About Us | Help Videos | Contact Us | Subscriptions



This article in AJ

  1. Vol. 85 No. 1, p. 34-39
    Received: Oct 3, 1991

    * Corresponding author(s):
Request Permissions


Nitrogen Effects on Boll Production of Field-Grown Cotton

  1. D.J. Boquet ,
  2. E.B. Moser and
  3. G.A. Breitenbeck
  1. L ouisiana Agric. Exp. Stn., Northeast Res. Stn., P.O. Box 438, St. Joseph, LA 71366
    L ouisiana Agric. Exp. Stn., Dept. of Experimental Statistics, Baton Rouge, LA 70803
    L ouisiana Agric. Exp. Stn., Dept. of Agronomy, Baton Rouge, LA 70803



Nitrogen is an essential nutrient for cotton (Gossypium hirsutum L.) that affects plant growth, fruiting, and yield. This study was conducted to determine N effects on the development of harvestable bolls (HB) at fruiting sites among reproductive branches (sympodia). Field experiments were conducted from 1987 through 1990 on Commerce silt loam (fine-silty, mixed, thermic, nonacid, aeric Fluvaquent) evaluate responses to preplant N rates of 0, 28, 56, 84, 112, 140, and 168 kg ha−1, and to split applications of 56 + 56 kg N ha−1. Increasing N decreased HB production at Sympodia 5 through 10, and increased HB at Sympodia 12 through 25. At Sympodia 5 through 10, production of HB at Fruiting Site 1 (first position on sympodial branch) decreased from 49% of fruiting sites at the 0 N rate, to 36% of fruiting sites, with N fertilization of 168 kg ha−1. Harvestable boll production at Sympodia 11 through 16 increased from 58% at 0 N up to a maximum of 69% at 84 kg N ha−1. At Sympodia 17 through 25, fruiting sites developing HB increased from 9% up to a mximum of 28% with application of 140 kg N ha−1. Whole-plant HB development at Fruiting Sites 1, 2, and 3 was optimized at 42, 23, and 8%, respectively, by N rates between 56 and 84 kg N ha−1. Averaged over all fruiting sites, maximum whole-plant HB development of 24% was obtained with 84 kg N ha−1. Results demonstrate that increased N increased the total number of HB per plant. Increase in yield potential in response to N was limited, however, by decrease in HB at lower sympodia as N was increased, and by the inability of plants to more effectively develop bolls at Fruiting Site 2 and 3, and those at upper sympodia.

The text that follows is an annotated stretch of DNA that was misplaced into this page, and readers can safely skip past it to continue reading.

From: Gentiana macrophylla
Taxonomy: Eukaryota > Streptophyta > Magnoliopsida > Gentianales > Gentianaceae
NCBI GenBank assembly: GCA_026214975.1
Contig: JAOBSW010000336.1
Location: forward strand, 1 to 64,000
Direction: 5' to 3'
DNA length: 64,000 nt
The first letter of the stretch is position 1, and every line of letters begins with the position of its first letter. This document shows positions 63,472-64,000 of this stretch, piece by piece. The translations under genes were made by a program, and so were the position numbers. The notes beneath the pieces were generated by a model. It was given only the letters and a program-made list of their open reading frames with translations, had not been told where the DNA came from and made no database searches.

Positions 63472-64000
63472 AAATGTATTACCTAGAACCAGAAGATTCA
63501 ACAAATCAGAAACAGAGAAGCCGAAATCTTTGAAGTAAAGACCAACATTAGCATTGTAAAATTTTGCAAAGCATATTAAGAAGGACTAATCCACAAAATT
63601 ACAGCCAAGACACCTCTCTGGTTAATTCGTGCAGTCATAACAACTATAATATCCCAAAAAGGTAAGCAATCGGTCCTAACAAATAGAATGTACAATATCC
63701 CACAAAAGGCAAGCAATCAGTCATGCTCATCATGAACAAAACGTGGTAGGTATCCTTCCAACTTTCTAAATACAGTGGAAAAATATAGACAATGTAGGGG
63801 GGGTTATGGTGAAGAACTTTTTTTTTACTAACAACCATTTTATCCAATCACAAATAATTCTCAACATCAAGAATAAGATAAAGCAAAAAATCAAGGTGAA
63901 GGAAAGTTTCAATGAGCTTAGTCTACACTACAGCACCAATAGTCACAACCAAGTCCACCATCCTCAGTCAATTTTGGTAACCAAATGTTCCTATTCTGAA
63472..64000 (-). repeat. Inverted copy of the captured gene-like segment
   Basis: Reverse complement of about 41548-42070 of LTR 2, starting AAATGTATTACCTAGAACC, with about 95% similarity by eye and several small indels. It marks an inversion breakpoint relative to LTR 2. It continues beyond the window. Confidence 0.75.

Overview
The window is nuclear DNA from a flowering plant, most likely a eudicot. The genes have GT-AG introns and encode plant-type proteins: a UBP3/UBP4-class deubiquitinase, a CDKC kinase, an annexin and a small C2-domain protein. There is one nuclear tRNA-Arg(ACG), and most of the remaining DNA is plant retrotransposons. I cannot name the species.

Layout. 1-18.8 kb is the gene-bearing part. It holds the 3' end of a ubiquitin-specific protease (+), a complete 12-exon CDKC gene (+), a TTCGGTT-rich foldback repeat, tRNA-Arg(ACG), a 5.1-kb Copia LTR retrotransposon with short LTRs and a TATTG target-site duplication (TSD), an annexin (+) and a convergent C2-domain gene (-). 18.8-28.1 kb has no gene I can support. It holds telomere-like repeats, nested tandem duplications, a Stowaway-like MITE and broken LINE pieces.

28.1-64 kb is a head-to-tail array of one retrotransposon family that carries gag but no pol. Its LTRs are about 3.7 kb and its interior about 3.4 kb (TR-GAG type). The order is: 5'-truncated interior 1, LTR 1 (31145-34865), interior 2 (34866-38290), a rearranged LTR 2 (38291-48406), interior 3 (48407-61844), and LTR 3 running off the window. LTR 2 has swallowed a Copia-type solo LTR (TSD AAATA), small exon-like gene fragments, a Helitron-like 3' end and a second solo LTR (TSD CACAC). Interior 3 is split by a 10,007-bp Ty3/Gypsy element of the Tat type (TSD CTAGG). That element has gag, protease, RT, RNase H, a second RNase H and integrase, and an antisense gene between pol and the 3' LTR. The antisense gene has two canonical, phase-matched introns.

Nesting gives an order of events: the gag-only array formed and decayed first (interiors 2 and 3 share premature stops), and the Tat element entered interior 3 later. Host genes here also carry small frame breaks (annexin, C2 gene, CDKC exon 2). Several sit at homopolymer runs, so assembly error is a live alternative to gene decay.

Approved for publicaton by the director of the Louisiana Agric. Exp. Stn. as manuscript no. 91-76-5356.

  Please view the pdf by using the Full Text (PDF) link under 'View' to the left.

Copyright © .